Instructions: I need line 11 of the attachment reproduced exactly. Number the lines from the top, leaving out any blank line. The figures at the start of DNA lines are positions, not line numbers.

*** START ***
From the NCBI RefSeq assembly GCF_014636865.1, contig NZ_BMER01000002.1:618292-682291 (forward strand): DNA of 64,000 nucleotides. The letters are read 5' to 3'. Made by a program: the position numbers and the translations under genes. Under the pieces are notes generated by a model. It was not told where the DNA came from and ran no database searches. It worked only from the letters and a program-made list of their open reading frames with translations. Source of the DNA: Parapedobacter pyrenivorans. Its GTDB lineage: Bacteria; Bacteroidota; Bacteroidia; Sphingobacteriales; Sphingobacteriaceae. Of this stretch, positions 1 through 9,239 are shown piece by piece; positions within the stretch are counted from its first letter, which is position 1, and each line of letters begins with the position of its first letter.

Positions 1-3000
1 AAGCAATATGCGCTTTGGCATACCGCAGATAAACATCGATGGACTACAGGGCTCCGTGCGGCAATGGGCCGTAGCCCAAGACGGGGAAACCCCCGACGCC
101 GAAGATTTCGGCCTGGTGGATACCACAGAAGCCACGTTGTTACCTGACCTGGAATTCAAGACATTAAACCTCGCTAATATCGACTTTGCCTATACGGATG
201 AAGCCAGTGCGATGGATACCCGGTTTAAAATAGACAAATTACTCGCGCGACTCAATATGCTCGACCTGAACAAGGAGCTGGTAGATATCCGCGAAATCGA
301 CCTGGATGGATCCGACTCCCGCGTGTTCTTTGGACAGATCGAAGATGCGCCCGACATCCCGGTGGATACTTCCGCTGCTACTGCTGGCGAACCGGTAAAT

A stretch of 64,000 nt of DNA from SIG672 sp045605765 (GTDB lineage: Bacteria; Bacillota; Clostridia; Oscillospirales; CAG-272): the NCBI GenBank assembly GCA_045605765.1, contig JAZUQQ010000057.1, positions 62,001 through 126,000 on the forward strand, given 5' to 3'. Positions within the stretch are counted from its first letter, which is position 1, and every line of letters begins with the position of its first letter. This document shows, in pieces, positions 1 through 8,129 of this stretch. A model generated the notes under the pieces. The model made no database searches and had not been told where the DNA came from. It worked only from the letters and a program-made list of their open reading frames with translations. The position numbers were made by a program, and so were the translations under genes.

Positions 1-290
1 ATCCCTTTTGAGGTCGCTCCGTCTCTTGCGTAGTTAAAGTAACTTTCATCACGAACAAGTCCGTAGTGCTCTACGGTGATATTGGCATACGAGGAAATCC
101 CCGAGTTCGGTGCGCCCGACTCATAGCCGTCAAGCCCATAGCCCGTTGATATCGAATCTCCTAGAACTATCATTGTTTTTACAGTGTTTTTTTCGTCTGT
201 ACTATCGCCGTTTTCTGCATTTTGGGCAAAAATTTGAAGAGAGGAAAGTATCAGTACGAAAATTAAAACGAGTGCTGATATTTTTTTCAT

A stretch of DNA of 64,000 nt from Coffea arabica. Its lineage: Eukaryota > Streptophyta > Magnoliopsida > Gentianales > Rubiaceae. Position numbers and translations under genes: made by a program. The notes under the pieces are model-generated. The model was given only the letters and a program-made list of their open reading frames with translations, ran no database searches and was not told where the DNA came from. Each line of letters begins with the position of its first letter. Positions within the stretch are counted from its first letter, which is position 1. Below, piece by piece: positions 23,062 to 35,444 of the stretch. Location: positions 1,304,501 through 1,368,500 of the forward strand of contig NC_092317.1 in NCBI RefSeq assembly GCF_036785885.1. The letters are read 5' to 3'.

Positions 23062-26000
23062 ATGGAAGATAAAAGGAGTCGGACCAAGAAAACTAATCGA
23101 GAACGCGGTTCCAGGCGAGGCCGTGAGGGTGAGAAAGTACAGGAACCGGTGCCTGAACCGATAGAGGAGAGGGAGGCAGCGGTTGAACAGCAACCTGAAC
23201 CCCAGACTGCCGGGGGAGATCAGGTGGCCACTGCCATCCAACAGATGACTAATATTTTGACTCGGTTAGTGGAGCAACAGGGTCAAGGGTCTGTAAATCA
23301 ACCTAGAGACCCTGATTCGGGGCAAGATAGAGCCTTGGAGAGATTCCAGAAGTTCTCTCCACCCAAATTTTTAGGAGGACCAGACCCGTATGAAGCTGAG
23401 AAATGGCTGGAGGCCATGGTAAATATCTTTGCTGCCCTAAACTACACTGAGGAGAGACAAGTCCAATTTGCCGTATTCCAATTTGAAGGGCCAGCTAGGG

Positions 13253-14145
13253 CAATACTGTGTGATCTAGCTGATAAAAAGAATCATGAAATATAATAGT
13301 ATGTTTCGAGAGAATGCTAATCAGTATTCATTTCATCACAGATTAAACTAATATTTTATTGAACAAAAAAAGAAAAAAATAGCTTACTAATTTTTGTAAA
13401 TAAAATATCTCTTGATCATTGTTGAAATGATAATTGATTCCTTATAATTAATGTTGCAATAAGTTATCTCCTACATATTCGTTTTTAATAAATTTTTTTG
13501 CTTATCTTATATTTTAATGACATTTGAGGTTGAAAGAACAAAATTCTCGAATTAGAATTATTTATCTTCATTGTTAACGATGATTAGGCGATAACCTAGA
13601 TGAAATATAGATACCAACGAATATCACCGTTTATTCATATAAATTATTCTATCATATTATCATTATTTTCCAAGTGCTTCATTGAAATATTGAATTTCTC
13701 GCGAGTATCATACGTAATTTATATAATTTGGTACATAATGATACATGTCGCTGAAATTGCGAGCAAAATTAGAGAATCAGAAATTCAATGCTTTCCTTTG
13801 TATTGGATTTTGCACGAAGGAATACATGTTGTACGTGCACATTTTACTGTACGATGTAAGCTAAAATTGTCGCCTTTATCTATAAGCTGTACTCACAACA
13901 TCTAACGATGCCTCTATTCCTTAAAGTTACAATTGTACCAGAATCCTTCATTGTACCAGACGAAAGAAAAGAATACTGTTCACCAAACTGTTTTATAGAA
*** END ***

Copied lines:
201 ACTATCGCCGTTTTCTGCATTTTGGGCAAAAATTTGAAGAGAGGAAAGTATCAGTACGAAAATTAAAACGAGTGCTGATATTTTTTTCAT